ICD-10 is roundly forecast to be an administrative nightmare, but it doesn't have to be. When CMS implements ICD-10, the codes which all U.S. healthcare providers use to describe diagnoses and treatment will increase overnight by from 14,000 to over 68,000. Based on your current, most commonly documented diagnoses, your EHR should know which codes you're most likely to need on come October and surface them directly into your work flow. Scrolling through a full menu of thousands of possible codes is simply untenable. EHRs which are compatible with SNOMED — a physician-friendly classification system which maps to ICD-10 — will and should provide a shorthand "crosswalk" between ICD-9 and ICD-10 codes. These product updates should be available now, so that you and your staff can begin practicing.

Your Vendor Should Curate Knowledge Just for You

Is there a resource hub full of the information you need about ICD-10? Do you have best practice configurations, which will ensure that your EHR is configured with the right clinical content based on your needs? While your vendor can't code for you, it should provide training and practice exercises to teach best practices, identify potential hot spots in your work flow, and fix problem areas before they happen.

Your EHR Should Be Prepared For a Range of Payer Compliance

Your vendor should be well underway testing payers' and clearinghouses' system flexibility and readiness to manage both ICD-9 and ICD-10 codes, given that some will linger in a bilingual ICD-9/ICD-10 environment. Vendors should have the knowledge and payer roadmap to ensure that, whatever a payer's readiness or ICD-10 compliance status is, claims are being coded in a way that will not delay payment.

Your Vendor Should Guarantee Your Success

Unlike like meaningful use certification, government mandated for all EHRs, there is no comparable test for ICD-10. It's imperative that vendors guarantee their ability to create ICD-10-compliant claims and orders to HIPAA-covered entities. If it can't, it should pledge to waive your fee. Those vendors which recommend taking out a line of credit to ease revenue cycle hiccups aren't true partners.

In the ICD-10 echo chamber, providers shouldn't be paying attention to policymakers or pundits, but to their vendors. Good technology should insulate them from the revenue cycle disruption, delayed reimbursements, incorrect documentation, and clinical work flow issues ICD-10 threatens. EHRs, practice management services, analytics tools, clinical data exchange services, clearinghouses, and payers all need to be held to account for providers' success, failure, or pain along the way.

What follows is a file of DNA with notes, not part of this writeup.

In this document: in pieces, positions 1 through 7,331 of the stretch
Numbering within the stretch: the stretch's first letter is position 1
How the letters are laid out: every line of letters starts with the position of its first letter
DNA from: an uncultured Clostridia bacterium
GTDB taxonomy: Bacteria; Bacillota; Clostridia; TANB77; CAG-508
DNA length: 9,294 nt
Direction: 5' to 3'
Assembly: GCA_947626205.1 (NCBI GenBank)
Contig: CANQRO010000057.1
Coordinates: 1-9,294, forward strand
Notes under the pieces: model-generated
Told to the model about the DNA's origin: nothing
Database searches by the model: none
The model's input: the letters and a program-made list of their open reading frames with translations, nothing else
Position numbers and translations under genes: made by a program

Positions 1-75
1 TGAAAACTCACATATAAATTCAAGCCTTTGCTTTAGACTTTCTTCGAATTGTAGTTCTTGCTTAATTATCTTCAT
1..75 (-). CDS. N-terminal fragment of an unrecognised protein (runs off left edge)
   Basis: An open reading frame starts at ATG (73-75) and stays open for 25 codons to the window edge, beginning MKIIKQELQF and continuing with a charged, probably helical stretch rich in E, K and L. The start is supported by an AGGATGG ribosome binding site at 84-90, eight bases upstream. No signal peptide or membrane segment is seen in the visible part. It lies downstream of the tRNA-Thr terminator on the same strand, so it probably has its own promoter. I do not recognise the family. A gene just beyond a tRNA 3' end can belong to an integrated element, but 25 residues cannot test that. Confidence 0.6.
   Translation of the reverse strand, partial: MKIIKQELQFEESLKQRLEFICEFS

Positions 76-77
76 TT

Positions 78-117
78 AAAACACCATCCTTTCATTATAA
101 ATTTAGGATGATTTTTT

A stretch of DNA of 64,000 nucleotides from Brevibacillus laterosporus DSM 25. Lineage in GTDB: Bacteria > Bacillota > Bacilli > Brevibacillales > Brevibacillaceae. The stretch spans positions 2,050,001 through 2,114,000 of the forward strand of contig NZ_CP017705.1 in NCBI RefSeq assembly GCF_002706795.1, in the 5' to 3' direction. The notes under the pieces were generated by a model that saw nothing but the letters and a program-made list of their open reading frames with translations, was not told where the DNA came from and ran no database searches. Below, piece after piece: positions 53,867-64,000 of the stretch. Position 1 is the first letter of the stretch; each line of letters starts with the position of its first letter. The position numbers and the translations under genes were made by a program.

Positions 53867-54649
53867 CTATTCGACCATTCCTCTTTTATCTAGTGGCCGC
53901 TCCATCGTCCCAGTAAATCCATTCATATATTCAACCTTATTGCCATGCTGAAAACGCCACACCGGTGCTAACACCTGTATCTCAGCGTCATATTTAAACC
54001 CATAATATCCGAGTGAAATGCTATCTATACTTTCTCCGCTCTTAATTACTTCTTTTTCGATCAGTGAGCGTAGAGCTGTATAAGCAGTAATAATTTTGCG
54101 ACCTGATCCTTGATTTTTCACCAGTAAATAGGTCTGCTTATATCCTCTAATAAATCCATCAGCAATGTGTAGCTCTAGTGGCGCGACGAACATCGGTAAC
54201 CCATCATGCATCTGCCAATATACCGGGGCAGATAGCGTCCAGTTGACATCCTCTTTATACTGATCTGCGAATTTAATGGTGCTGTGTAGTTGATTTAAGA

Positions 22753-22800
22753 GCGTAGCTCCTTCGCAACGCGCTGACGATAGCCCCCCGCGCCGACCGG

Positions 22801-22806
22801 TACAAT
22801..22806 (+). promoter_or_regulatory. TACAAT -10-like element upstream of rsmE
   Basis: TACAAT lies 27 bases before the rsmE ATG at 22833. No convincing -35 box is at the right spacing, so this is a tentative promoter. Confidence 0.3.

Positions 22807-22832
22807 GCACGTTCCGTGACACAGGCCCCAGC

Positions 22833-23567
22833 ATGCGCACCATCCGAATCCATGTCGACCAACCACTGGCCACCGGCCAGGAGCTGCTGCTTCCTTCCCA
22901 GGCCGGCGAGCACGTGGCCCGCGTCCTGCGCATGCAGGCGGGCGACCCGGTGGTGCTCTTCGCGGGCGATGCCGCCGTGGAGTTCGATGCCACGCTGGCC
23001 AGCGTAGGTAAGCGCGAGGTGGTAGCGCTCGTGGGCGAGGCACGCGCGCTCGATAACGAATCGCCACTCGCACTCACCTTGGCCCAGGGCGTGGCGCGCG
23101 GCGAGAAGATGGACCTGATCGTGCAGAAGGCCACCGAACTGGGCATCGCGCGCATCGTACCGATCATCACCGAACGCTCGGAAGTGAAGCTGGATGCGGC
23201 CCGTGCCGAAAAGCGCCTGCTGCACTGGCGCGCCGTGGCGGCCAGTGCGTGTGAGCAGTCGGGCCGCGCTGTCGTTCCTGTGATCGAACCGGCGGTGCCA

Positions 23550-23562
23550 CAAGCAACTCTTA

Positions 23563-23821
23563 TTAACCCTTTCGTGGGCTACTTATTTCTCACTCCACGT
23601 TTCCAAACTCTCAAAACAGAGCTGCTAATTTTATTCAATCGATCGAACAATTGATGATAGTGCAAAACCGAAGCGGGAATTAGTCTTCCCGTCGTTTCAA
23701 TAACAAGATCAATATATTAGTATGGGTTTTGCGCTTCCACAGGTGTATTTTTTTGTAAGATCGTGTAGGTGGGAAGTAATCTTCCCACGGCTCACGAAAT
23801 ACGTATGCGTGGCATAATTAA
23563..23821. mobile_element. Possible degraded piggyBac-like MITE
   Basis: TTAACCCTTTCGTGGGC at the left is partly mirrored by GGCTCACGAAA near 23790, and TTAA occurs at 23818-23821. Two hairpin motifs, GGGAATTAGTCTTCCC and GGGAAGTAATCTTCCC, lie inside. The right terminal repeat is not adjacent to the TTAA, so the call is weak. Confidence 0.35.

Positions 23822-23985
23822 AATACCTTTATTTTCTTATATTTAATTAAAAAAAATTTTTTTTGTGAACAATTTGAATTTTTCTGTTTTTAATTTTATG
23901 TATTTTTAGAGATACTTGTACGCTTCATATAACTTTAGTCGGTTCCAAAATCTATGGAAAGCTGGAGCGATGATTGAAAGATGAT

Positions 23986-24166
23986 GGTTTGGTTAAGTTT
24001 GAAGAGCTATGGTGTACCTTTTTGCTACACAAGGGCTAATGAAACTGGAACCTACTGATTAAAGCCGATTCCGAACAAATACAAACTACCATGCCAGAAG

Vendors should be taking measure, and even competing with one another, to be among the most stalwart partners for physicians as they prepare for the seismic shift about to occur in clinical documentation. ICD-10 was never meant to be the province of the provider alone. The administrative burden is potentially mammoth. Does your vendor make the cut?


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Do Health IT Systems Need Greater Interoperability?

Do Health IT Systems Need Greater Interoperability? | EHR and Health IT Consulting | Scoop.it

The medical sector is aimed at reaching the triple aim of healthcare by incorporating health IT systems and EHR technology. The triple aim focuses on improving patient care, lowering medical costs, and boosting population health outcomes.


In a Health Affairs Blog, National Coordinator for Health IT Karen B. DeSalvo discusses the landscape of information technology in the medical space.  DeSalvo emphasizes the need for interoperability among health IT systems and mentioned how the Office of the National Coordinator for Health IT (ONC) is developing new implementation standards. Additionally, the need for privacy and security of patient data is also asserted by DeSalvo.


The sharing of patient data through health IT systems has been a major focus for the healthcare industry over the last year. To improve EHR interoperability, ONC has listened to the health IT community to develop a roadmap for establishing strategies and opportunities to move the country toward greater health data exchange.


DeSalvo has participated in many listening sessions across the country and learned about certain issues that harm the interoperability of health IT systems and plague hospitals and providers. Rural communities in Alabama, for instance, do not have full broadband access while bordering state privacy laws in New Jersey block medical data exchange. The overall essence of DeSalvo’s discussion revolves around the importance of interoperability among health IT systems.


“I also listened to my own experiences — as a doctor, as a daughter, and as a consumer,” DeSalvo stated. “I thought of countless patients whom I have seen and those I continue to see when I am in clinic. Of visits where I did not have the information needed to make a decision that day, requiring patients to return and miss work, school, or other obligations. Of patients who want to engage and feel empowered but need not only data, but information, to help them level the playing field, to allow them to meaningfully engage.”